With the marathon scheduled for April 18th, Barry and John traveled out a week before - and wouldn’t return until May 1st. The hype was already in full swing when they arrived and the Aghada duo were soon part of it with an interview on the ‘Sound of Erin’ radio show. One of the presenters, John Varian, was from Cork and they were also asked back the Saturday after the marathon when John obliged with a rendition of ‘The Banks’.
“On the morning of the marathon, we were bussed out to Hopkinton where it begins,” says John. “We were there in a big high school when a fellow came along and asked ‘where are you guys from?’ I said we’re from Ireland and he said we were the only fellows with a bit of common sense as we had our ‘street clothes’ on. It was freezing at that time but we were lucky enough with the conditions later on.”
That Boston Marathon of 1983, which had a total of 5,372 finishers, proved to be a historic occasion. Joan Benoit – who would go on to win the inaugural women’s Olympic marathon the following year at Los Angeles – ran a world’s best time of 2:22:43. Greg Meyer took first in the men’s race in 2:09:00, making it the last time the host country has provided both winners on the same day.
“The crowds were unbelievable,” recalls John. “I suppose the only thing you’d be conscious of is getting carried away and not finishing after going all the way out there, if you were in Cork or Dublin it wouldn’t be so bad.”
“There were two things that happened to me that certainly gave me a great lift,” explained Barry. “Firstly, when we came to the top of Heartbreak Hill they rang a bell to say you’ve conquered Heartbreak Hill. It’s not just one hill but a series of three hills. And just after the bell, a roar went up – ‘C’mon Aghada’! It was Joe Brice, who I had gone to school with and it gave me a tremendous lift. How he picked us out of the thousands, it was unreal.”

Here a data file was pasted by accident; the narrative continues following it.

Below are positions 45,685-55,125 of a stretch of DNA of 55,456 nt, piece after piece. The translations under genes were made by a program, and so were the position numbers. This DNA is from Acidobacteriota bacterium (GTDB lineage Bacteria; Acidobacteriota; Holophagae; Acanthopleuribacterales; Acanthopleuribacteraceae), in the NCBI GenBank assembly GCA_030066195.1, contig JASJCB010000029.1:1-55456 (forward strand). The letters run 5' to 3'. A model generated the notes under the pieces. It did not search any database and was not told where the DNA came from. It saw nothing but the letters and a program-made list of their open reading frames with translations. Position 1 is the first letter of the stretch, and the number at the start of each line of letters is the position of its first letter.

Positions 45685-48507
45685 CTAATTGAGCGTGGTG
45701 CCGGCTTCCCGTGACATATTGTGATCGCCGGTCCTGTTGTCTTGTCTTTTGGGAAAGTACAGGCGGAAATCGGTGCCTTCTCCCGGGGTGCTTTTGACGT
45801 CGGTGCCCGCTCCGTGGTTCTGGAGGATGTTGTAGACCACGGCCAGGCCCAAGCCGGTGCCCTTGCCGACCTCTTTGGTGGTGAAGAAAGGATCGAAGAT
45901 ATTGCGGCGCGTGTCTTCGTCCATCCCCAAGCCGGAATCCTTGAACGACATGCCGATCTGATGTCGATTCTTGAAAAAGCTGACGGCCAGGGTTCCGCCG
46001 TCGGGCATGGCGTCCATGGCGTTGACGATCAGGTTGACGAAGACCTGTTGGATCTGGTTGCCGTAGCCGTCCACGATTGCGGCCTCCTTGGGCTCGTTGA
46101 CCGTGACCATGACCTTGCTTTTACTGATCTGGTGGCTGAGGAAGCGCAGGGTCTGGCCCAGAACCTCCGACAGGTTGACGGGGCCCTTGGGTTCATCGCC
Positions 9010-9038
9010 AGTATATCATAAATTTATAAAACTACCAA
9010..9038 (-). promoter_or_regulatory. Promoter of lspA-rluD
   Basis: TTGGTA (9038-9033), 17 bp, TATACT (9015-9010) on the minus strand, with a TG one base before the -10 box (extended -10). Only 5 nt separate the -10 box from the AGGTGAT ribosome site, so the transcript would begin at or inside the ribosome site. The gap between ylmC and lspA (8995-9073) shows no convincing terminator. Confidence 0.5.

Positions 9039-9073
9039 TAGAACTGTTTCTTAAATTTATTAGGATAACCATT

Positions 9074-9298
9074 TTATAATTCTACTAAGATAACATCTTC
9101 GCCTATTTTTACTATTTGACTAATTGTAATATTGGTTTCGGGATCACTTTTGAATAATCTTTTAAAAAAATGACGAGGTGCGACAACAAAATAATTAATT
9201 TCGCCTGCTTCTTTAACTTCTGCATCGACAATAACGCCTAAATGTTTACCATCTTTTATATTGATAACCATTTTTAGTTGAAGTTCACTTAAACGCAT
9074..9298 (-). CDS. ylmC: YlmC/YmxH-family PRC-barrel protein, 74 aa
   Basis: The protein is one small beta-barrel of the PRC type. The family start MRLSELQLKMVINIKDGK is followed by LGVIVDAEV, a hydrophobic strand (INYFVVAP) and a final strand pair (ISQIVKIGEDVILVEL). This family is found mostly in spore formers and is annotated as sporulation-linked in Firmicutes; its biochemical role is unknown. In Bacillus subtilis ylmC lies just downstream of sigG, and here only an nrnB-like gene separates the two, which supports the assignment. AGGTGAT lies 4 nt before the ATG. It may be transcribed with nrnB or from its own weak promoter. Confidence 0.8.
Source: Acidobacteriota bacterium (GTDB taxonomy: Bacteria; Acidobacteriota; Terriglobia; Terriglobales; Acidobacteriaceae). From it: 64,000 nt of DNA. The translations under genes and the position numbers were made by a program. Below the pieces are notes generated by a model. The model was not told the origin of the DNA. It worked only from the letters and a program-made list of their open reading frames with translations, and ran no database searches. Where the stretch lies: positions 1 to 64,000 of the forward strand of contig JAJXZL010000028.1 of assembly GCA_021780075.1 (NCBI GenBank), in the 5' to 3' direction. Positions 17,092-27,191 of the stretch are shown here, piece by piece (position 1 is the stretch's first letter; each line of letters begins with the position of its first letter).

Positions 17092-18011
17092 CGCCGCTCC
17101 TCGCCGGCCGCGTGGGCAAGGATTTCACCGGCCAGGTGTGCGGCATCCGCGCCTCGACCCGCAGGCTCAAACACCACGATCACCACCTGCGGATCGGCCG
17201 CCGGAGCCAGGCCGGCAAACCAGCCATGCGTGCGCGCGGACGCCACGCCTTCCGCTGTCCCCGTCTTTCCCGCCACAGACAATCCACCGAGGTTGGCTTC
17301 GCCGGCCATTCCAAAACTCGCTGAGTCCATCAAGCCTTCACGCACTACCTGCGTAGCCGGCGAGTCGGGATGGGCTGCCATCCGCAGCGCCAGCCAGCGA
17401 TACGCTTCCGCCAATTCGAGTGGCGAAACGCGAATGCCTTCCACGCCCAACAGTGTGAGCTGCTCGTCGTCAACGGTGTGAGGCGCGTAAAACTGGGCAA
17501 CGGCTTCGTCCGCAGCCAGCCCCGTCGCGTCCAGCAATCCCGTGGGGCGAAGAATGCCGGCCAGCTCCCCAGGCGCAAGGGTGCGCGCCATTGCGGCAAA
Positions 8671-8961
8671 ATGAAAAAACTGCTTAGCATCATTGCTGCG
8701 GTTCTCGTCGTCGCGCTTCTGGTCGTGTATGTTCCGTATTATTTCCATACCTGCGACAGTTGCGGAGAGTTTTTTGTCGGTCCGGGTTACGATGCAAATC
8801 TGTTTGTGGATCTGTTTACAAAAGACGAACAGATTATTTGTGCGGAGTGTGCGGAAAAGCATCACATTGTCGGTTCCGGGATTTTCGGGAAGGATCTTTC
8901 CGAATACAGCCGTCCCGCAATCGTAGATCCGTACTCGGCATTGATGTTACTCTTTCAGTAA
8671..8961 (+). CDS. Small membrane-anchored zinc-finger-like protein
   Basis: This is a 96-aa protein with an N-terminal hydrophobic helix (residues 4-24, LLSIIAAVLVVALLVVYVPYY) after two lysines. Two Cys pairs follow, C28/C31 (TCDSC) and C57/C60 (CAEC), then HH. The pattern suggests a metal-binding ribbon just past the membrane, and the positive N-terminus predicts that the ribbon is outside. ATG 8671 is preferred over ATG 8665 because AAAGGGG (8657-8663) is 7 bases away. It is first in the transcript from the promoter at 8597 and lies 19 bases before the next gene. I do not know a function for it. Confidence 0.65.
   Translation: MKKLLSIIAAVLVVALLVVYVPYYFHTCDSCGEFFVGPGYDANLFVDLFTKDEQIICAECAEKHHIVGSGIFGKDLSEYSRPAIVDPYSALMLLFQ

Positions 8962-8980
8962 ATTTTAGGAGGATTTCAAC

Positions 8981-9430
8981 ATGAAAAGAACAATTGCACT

Joe Brice, a native of Aghada and a member of Midleton AC, was an Irish international discus thrower with five senior national titles to his credit. He had gone to the University of Lowell in Massachusetts on an athletics scholarship in 1976, the first of a number of Fr Liam Kelleher’s athletes to take the scholarship route.
However, Barry’s uplift was short lived: “I was going very well and on for a time around 2:50. When I came down from Heartbreak Hill, there was a fellow with an Irish flag and I veered over to him and said ‘keep your flag flying’, and was that a mistake. He jumped up on my back with excitement and next thing I was on the ground with one of the knees cut, and that ended my marathon, although I carried on to finish in 3:10:14.”
John crossed the line in an official 3:28:10, and he had an extra incentive over the final few yards. “I was coming down and could see the line when there was an announcement that there was two minutes left for official finishers, you’d get no medal if you didn’t break 3:30.”
With a recall that’s as clear as if it was yesterday, it’s with a mixture of nostalgia and gratitude that both look back at that eventful trip of four decades ago. “I suppose the great thing is that we stayed together over there with my cousin, it was like home from home,” says John. “And it all happened totally by accident; I didn’t even know there was a marathon in Boston.”
Leaving the last word to Barry, he admits that all the credit must go to John’s late wife, Anne. “We wouldn’t have gone only for her. She said ‘if ye want to go, go now’. And be mindful, she had four small kids at that stage and to tell her husband to go away and run the Boston Marathon was a fair thing to say.
“But off we went, and what a time we had.”

A list of previous guest posts from John Walshe can be seen HERE